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In the quantum$^1$ system with a continuous symmetry (in the Thermodynamic limit) relating the ground states $\newcommand{\ket}[1]{\left|#1\right>}\{\ket{\theta}\} \newcommand{\bra}[1]{\left<#1\right|}$ . Before spontaneous symmetry breaking the density operator of is: $$\rho=e^{-\beta \hat H}$$ After spontaneous symmetry only a subset of states in this operator. In the $T\rightarrow 0$ limit only those states with the ground state energy survive.

My question is the following:

At $T=0$ do we always have: $$\rho=\ket{\theta_1}\bra{\theta_1}\tag{1}$$

Could we have e.g. $$\rho=\frac{1}{2}\ket{\theta_1}\bra{\theta_1}+\frac{1}{2} \ket{\theta_2}\bra{\theta_2}\tag{2}$$ or more realistically: $$\rho=\mathcal{N}\int^{\theta_1+\Delta \theta}_{\theta_1-\Delta \theta}d\theta \ket{\theta} \bra{\theta}\tag{3}$$ please can someone explain why which are the possible density operators after SSB in the $T\rightarrow 0$ limit and why.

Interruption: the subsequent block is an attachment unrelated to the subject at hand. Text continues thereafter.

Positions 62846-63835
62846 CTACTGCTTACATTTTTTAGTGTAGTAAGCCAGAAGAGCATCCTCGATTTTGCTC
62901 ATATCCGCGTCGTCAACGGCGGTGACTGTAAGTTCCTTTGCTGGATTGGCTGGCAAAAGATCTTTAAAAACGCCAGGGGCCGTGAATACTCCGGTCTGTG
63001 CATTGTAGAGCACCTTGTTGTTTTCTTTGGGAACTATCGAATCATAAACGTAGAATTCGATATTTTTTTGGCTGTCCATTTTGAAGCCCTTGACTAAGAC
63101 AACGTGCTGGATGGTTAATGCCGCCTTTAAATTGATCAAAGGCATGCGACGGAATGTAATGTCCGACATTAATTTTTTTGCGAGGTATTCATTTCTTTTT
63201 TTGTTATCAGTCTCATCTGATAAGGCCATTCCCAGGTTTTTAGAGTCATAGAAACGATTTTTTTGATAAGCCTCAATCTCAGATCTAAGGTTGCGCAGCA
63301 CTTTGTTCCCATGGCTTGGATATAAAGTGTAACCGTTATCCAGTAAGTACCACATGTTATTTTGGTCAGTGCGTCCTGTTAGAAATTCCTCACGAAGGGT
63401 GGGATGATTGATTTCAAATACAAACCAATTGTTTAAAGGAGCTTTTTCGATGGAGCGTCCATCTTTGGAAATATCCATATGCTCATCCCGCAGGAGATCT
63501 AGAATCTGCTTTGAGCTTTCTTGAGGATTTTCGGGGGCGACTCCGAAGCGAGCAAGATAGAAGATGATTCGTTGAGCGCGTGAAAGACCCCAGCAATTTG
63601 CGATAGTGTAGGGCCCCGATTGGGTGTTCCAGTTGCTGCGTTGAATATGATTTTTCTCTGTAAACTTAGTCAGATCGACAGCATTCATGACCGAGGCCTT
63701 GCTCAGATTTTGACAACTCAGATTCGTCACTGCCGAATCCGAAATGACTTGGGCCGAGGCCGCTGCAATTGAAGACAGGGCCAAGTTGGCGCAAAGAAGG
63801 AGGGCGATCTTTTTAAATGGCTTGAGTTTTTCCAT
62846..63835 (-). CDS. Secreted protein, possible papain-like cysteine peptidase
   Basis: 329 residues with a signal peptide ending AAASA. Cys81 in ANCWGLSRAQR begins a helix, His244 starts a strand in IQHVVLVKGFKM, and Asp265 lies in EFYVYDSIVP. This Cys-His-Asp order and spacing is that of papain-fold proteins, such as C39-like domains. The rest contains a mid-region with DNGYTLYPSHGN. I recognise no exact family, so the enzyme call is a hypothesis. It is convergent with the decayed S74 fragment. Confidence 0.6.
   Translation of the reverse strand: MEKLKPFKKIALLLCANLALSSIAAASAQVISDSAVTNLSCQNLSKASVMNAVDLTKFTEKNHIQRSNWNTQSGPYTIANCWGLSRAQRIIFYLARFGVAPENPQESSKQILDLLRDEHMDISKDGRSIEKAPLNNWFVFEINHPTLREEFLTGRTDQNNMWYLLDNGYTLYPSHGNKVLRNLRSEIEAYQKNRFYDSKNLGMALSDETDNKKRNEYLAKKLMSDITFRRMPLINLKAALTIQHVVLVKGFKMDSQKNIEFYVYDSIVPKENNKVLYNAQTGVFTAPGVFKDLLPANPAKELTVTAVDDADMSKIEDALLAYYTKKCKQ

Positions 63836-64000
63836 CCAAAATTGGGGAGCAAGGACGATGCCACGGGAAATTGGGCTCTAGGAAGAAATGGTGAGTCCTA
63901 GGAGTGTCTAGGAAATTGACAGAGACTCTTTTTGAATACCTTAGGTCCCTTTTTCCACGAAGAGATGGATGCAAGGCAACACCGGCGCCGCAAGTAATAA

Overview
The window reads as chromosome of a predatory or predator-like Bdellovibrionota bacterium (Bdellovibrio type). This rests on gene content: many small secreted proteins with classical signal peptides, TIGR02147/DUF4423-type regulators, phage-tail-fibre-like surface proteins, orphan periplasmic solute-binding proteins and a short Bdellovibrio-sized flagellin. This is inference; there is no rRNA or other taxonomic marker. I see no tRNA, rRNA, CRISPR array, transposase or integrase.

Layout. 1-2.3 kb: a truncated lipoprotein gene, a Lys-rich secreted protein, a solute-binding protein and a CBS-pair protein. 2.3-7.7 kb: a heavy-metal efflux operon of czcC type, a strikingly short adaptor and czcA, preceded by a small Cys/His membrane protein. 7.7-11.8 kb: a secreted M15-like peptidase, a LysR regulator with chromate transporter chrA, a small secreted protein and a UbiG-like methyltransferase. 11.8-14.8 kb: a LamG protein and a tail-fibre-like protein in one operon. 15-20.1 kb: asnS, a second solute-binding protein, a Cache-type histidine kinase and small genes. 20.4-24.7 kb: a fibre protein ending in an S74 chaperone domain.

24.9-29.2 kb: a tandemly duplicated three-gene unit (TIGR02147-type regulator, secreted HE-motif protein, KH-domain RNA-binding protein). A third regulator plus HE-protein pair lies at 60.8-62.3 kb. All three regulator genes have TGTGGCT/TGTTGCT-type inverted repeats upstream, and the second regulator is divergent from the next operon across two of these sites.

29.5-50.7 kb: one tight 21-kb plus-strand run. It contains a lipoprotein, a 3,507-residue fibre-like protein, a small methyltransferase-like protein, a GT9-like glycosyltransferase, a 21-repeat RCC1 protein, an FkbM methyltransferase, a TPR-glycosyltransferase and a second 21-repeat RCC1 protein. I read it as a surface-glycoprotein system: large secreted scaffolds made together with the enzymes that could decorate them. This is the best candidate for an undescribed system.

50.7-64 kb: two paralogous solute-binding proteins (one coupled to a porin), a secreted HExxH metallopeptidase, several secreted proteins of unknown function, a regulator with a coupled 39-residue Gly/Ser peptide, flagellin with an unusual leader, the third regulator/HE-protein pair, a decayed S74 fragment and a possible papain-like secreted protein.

(I feel we get something like (3) with the Heisenberg model)

$^1$ although an answer explaining what is different in the classical system would also be appreciated.

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  • $\begingroup$ See: arxiv:1703.10439, Ellis, 2007; pg92 and this answer on PSE $\endgroup$ Jun 10, 2018 at 13:11
  • $\begingroup$ Spontaneous symmetry breaking only occurs in the thermodynamic limit. However, there it is not clear what the density operator really should be. From a hand-wavy point of view, I would say that $\rho=|\theta\rangle\langle\theta|$ for any ground state $|\theta\rangle$ (in the tdyn. limit) is the "correct" symmetry broken state. $\endgroup$ Jun 25, 2018 at 23:24

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